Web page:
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Clinical Updates


Program Update: Neurosurgical Movement Disorders Program

Deep brain stimulation


When to Consider DBS

PUP-NeuroSurgical Movment-Patient ExamFor many movement disorder patients, medications manage symptoms very effectively. For some, medications work well initially, but their effect can begin to fluctuate over time. For some movement disorders, including essential tremor and dystonia, few effective medical therapies are available.

When medications alone are not effective, DBS can be combined with medical treatment to help control movement disorders. DBS candidates are seen by a neurologist at UCLA to confirm the diagnosis and check medications before a decision is made regarding DBS surgery. Patients whose movement disorders contribute significantly to their disability may be good candidates for DBS.

A Pacemaker for the Brain

Neurological diseases that produce movement disorders — including Parkinson’s disease, essential tremor and dystonia — cause neurons in the brain to fire in abnormal patterns that produce undesired movements, either too much or too little. When medication alone is not effective in controlling movement symptoms, UCLA neurosurgeons can perform deep brain stimulation (DBS) to interrupt the abnormal brain activity, suppress unwanted movement and improve quality of life. The Neurosurgical Movement Disorders Program offers DBS and other treatments to modulate the nervous system. UCLA movement disorders specialists are also actively investigating new indications for existing therapies and developing new treatment technologies.

The DBS Procedure

DBS treatment begins with the placement of one or two electrodes in the brain. The locations are customized for each patient based on imaging studies done in advance of the procedure. For each electrode, a small incision of about 3 cm is made and the electrode is advanced to the desired location using a precise, individualized roadmap for each patient’s brain. An external frame that surrounds the patient’s head helps provide coordinates for the brain structures revealed in imaging studies.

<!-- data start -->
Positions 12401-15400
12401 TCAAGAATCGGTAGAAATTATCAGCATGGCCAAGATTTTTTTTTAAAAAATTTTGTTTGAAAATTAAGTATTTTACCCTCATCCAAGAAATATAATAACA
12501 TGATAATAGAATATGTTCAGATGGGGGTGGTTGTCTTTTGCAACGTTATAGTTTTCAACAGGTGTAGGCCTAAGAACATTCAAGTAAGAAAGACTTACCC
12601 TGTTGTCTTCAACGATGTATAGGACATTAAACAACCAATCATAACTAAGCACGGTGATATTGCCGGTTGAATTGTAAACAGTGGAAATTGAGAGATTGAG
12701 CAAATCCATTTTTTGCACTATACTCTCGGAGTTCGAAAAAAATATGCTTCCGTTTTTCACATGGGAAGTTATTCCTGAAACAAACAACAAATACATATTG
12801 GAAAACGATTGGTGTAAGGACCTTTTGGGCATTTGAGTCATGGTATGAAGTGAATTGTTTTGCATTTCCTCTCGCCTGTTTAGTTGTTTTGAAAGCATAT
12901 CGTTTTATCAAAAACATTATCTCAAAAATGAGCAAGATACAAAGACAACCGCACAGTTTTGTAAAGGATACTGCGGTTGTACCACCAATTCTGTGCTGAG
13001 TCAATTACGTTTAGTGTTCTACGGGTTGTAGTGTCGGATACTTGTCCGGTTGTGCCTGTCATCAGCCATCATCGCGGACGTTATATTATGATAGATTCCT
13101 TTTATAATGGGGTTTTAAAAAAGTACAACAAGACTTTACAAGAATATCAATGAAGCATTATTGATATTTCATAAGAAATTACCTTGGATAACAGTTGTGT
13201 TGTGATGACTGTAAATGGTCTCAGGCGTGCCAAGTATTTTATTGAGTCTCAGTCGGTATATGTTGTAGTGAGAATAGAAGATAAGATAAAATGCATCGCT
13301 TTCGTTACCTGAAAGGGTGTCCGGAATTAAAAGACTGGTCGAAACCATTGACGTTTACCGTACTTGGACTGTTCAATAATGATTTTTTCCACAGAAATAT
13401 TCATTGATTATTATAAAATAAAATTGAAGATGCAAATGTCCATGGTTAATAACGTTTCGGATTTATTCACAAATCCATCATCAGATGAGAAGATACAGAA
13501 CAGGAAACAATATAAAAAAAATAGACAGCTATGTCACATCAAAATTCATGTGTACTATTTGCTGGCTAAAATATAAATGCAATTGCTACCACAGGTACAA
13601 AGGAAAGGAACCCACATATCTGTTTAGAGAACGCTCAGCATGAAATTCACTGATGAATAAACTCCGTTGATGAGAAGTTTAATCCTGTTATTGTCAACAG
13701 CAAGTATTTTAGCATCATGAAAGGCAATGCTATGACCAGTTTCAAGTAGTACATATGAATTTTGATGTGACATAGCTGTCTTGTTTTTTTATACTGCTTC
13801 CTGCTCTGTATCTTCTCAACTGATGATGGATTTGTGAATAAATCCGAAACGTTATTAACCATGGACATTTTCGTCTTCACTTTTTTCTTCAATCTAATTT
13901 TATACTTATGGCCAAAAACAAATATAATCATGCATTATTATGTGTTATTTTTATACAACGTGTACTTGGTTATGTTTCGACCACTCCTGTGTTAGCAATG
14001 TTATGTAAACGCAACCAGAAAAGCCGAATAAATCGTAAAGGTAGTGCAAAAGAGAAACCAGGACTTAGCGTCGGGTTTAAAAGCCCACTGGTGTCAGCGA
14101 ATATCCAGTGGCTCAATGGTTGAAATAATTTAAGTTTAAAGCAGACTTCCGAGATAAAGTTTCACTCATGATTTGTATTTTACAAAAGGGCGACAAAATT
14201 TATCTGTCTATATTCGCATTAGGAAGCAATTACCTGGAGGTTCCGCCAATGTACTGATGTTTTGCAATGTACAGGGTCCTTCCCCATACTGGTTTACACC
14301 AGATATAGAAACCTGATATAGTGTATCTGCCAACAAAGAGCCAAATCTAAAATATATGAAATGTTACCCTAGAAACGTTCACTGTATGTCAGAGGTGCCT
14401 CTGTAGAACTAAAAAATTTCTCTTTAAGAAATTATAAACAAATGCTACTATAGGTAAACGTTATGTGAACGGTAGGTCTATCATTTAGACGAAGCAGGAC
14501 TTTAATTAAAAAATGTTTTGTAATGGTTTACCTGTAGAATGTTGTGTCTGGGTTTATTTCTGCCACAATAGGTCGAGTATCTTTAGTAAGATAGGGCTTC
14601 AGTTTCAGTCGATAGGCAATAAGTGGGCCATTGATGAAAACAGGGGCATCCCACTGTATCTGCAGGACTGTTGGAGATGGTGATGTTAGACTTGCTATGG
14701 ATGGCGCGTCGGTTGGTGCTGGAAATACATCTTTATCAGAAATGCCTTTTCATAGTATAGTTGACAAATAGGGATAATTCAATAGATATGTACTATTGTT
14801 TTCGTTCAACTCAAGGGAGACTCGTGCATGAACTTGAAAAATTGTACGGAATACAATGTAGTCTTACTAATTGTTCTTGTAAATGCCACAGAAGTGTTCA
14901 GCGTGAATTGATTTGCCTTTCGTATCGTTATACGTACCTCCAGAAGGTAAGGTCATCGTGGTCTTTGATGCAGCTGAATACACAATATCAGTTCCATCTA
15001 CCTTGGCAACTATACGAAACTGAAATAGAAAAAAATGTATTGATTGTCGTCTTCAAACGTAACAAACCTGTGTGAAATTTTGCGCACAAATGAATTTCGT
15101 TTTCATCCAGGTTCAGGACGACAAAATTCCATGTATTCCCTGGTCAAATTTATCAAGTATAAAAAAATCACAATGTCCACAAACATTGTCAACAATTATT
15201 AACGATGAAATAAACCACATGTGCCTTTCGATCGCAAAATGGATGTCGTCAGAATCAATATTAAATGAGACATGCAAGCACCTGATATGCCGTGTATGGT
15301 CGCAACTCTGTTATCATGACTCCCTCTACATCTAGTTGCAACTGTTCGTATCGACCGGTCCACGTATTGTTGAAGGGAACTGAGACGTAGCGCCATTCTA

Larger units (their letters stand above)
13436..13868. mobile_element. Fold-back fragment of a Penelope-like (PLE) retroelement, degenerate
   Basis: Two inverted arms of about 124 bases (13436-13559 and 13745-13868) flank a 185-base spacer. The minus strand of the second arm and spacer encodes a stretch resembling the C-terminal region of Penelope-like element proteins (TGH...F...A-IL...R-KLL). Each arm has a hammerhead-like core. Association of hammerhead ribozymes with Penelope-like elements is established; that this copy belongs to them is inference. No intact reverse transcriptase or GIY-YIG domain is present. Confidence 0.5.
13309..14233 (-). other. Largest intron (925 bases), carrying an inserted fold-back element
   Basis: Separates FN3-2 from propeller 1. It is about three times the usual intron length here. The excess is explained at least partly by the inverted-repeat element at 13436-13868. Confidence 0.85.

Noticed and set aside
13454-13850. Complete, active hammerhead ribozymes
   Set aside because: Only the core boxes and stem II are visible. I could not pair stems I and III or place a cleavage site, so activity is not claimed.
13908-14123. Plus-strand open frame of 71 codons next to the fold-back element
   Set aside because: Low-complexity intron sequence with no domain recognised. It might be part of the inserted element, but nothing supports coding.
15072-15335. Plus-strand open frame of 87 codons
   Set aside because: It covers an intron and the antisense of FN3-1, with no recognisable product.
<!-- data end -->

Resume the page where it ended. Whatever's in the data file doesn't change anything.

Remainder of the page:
On the day of surgery, imaging is performed in the operating room, eliminating the back and forth transport between the OR and the imaging facility that is required at many other centers.

In addition to standard anatomical imaging, UCLA physicians are using diffusion tractography imaging (also known as fiber tracking), an advanced imaging technique that allows brain function and connectivity to be taken into account along with anatomical structure when determining optimum electrode placement.

PUP-NeuroSurgical Movement - Patient and NursePatients are kept awake during most of the electrode placement surgery so the surgeons can test the effects of stimulating the brain through the electrodes. The electrodes are positioned to have the greatest benefit in controlling the movement disorder with the fewest side effects. This part of the surgery can take several hours due to the precision and extensive testing required.

Because of the complexity of a procedure involving electrode placement with functional imaging guidance and patient feedback to brain stimulation, two neurosurgeons often collaborate in the operating room. The neurosurgeons are able to consult on electrode location to help achieve the best possible placement.

About two weeks after electrode placement, the patient returns to have a battery pack implanted into the chest cavity, like a cardiac pacemaker, and connected to the electrodes. At this time, the electrodes are set to stimulate at a low level based on the neurosurgeon’s experience stimulating the patient’s brain during the first stage of the implantation. The patient returns in another two weeks for custom programming. The neurosurgeon carefully tests the stimulation effect and develops an individualized program to control the movement disorder to the fullest possible extent.

For three to six months following the initial programming, patients have regular follow-up visits either with their neurosurgeon or neurologist to continue optimizing the DBS programming. Some patients may benefit from a program of physical rehabilitation to accelerate their postoperative recovery.

Participating Physicians

Nader Pouratian, M.D., Ph.D.
Assistant Professor of Neurosurgery
Director, Neurosurgical Movement Disorders Program

Antonio A. F. DeSalles, M.D., Ph.D.
Professor of Neurosurgery

Alessandra Gorgulho, M.D.
Assistant Researcher
Department of Neurosurgery

Collaborating Neurologists

Yvette Bordelon, M.D., Ph.D.
Assistant Professor in Residence
Department of Neurology

Jeff Bronstein, M.D., Ph.D.
Professor of Neurology
Director, Neurology Movement Disorders

UCLA Neurosurgery

300 UCLA Medical Plaza, Suite B200
Los Angeles, CA 90095
Phone: (310) 206-2189

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